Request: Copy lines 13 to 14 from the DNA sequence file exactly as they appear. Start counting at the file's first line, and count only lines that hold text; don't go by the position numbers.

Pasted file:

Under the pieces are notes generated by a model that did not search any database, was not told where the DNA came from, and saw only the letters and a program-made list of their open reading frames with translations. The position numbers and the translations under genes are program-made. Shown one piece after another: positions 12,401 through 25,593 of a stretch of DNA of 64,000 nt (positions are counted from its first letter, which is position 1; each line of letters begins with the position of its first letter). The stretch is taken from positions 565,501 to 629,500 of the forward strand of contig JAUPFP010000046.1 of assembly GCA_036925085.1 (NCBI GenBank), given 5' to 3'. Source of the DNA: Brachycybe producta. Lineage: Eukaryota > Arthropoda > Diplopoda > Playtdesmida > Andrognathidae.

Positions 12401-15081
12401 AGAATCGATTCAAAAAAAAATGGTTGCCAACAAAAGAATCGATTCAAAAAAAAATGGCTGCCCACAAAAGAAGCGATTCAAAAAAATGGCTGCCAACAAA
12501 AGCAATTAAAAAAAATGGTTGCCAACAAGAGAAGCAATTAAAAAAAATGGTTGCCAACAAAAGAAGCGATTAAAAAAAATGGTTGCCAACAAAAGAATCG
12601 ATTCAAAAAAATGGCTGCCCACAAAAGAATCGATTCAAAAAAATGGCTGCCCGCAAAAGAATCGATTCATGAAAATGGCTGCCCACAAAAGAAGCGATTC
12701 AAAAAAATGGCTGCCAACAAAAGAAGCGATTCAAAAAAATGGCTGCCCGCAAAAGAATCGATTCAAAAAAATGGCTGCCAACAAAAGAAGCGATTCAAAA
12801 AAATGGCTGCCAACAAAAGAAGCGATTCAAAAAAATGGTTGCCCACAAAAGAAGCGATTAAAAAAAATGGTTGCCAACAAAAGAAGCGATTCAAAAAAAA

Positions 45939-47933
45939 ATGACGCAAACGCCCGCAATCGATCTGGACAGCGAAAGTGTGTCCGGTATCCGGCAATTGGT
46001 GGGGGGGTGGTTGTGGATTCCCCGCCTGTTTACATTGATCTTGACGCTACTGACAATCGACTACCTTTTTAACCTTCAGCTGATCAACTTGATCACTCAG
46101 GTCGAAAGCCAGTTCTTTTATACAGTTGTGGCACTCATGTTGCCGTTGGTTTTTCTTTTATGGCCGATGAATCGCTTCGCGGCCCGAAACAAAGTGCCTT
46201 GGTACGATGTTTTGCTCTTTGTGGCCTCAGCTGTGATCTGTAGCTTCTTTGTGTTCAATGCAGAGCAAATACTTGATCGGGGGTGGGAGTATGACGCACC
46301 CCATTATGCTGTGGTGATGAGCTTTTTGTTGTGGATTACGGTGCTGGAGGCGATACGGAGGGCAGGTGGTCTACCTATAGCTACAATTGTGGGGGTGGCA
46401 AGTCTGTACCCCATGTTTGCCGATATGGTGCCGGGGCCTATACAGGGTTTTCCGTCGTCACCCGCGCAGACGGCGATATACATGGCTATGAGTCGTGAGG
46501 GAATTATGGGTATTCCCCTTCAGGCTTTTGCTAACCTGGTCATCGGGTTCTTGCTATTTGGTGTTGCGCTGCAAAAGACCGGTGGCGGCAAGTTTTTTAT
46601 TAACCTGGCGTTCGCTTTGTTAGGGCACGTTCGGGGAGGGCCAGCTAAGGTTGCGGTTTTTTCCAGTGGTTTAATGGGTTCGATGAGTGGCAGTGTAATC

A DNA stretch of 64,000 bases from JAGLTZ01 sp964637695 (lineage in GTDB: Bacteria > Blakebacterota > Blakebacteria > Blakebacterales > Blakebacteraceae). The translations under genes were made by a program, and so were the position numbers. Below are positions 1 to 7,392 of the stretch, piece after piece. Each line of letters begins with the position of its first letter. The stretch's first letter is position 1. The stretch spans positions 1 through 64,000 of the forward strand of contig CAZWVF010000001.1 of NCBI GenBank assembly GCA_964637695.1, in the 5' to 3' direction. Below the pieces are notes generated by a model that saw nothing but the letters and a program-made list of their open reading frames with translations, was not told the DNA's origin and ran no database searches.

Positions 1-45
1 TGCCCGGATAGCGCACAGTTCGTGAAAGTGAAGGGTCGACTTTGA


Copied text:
46301 CCATTATGCTGTGGTGATGAGCTTTTTGTTGTGGATTACGGTGCTGGAGGCGATACGGAGGGCAGGTGGTCTACCTATAGCTACAATTGTGGGGGTGGCA
46401 AGTCTGTACCCCATGTTTGCCGATATGGTGCCGGGGCCTATACAGGGTTTTCCGTCGTCACCCGCGCAGACGGCGATATACATGGCTATGAGTCGTGAGG